- Noël (Christmas): two weeks around Christmas Day and New Year’s Day
- Hiver (winter): two weeks starting in mid February
- Printemps (spring) or Pâques (Easter): two weeks starting in mid April
- Été (summer): two months starting in early July
Regions are grouped into three zones (known as A, B, and C, easily enough), and each region has its vacations at slightly different intervals, so that the whole country is not off from school at the same time.
La Journée Scolaire
Students have each class every day, for about an hour, with a few longer sessions throughout the week. There is no such thing as “block scheduling” here, which tends to keep students on top of their subject matter throughout the year to prepare them for national exams. In France, students typically eat lunch in the cafeteria, but here in Guyane, where there is no school lunch hall and the town is so small, students return home during the pause de midi.
Curriculum is nationalized, although there are options for specialization (as students get older) that allow the students to choose their scholastic path. In high school, students can choose from multiple academic tracks.
There are three general series:
- L (littéraire)
- ES (économique et sociale)
- S (scientifique)
There are also eight technological series, ranging from hospitality to applied arts to agricultural science. By the time French students finish Enseignement secondaire, they are already highly specialized in their respective field, so their university education does not include the same general courses that most American institutions require.
Students are scored the same way, all across France, from Enseignement primaire to Université. All classes and most individual graded assignments have a value of 20 points. 18 and above is essentially perfect, anything over 14 is considered solid, and 10 is considered the lowest mark in order to “pass.” Here, the academic philosophy is similar to that in the U.K. In the U.S., all students start out with 100%, and points are deducted for errors made along the way. In France, students begin with 0 points, and points are added for what the student gets right.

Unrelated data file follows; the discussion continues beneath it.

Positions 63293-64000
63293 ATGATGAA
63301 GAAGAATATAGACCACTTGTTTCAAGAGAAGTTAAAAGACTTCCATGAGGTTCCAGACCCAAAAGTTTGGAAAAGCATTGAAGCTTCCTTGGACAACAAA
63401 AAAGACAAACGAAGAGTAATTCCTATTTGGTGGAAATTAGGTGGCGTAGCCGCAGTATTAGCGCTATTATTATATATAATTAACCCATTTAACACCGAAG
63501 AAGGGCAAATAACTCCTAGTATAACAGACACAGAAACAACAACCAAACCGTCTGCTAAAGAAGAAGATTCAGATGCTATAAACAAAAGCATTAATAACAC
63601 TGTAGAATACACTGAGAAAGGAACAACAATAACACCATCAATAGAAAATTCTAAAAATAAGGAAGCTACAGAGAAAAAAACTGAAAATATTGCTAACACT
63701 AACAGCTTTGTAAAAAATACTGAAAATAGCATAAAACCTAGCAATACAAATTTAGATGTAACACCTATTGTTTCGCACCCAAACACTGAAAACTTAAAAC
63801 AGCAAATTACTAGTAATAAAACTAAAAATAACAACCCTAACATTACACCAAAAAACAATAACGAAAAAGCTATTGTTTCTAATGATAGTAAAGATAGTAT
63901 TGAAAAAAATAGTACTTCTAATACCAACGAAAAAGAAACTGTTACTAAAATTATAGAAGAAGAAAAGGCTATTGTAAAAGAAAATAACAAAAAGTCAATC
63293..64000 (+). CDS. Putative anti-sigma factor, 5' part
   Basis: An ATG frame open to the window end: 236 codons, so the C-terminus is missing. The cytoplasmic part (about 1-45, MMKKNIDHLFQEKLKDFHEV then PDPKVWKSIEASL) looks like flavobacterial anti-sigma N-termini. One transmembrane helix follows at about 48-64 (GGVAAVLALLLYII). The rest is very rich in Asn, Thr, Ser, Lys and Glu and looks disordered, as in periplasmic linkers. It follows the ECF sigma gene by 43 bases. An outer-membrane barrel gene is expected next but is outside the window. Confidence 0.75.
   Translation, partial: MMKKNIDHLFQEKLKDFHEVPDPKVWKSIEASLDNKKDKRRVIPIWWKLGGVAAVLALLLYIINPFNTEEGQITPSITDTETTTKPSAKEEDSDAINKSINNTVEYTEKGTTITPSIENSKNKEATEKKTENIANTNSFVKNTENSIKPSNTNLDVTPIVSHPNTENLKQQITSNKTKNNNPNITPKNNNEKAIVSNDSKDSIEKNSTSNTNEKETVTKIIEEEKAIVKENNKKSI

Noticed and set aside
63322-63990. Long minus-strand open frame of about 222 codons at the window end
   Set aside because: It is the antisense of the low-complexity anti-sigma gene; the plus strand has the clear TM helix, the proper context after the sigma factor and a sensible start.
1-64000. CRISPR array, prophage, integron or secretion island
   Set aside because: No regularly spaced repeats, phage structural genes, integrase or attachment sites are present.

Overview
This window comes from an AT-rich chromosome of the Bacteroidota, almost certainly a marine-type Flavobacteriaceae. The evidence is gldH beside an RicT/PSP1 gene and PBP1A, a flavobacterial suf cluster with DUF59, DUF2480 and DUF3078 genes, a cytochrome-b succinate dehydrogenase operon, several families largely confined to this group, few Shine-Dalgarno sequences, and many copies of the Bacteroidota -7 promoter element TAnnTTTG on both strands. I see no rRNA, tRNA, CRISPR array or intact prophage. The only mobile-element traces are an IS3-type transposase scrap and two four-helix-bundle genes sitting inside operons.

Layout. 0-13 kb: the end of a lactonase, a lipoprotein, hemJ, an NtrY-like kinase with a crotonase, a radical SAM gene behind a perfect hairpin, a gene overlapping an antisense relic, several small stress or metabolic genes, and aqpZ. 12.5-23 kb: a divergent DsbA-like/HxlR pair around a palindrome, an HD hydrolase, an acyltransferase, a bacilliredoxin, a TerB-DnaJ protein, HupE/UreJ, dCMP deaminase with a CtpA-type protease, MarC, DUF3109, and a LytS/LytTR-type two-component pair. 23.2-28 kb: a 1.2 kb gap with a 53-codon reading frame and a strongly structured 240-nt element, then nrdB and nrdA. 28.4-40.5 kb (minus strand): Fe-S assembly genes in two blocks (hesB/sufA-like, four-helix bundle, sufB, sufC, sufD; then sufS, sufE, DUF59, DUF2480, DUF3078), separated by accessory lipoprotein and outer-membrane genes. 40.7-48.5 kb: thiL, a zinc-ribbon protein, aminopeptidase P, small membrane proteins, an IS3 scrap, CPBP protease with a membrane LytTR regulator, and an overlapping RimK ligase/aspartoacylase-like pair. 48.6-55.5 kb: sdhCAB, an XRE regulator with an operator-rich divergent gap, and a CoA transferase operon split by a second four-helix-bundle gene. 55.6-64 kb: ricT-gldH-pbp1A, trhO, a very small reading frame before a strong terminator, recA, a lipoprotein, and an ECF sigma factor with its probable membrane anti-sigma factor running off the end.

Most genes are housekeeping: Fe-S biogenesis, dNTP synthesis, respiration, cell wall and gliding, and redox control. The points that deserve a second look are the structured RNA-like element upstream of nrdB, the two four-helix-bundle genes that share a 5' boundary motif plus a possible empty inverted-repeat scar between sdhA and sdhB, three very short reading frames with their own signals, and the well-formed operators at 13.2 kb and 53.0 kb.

There are national standards indicating which capacities students should have achieved by each level of their schooling, dictated by the Livret Personnel de Compétences, a document adopted by the Ministère de l’Éducation Nationale. For foreign language learning, competencies to be developed by students include the ability to hold a conversation, understand oral and written messages, and write basic compositions. In addition, there are international standards of language learning to which French schools are held accountable, as set out by the European Union. These are described in the Cadre Européen Commun de Référence pour les Langues: Apprendre, Enseigner, Evaluer, a document adopted by all of the states in the European Union.
My Encounter with the French Education System in Guyane
No country can really develop unless its citizens are educated. –Nelson Mandela
Other than the fact that administratively, the French education system resembles that of any wealthy, developed nation, it is quite distinctive academically. I first began to learn about the differences between the French and American school systems from my friends at the University of Maryland who had attended a French high school in the U.S. These differences have been confirmed and reinforced during my short time here, but they are by no means an accurate reflection of procedure throughout France (mainland and overseas departments alike).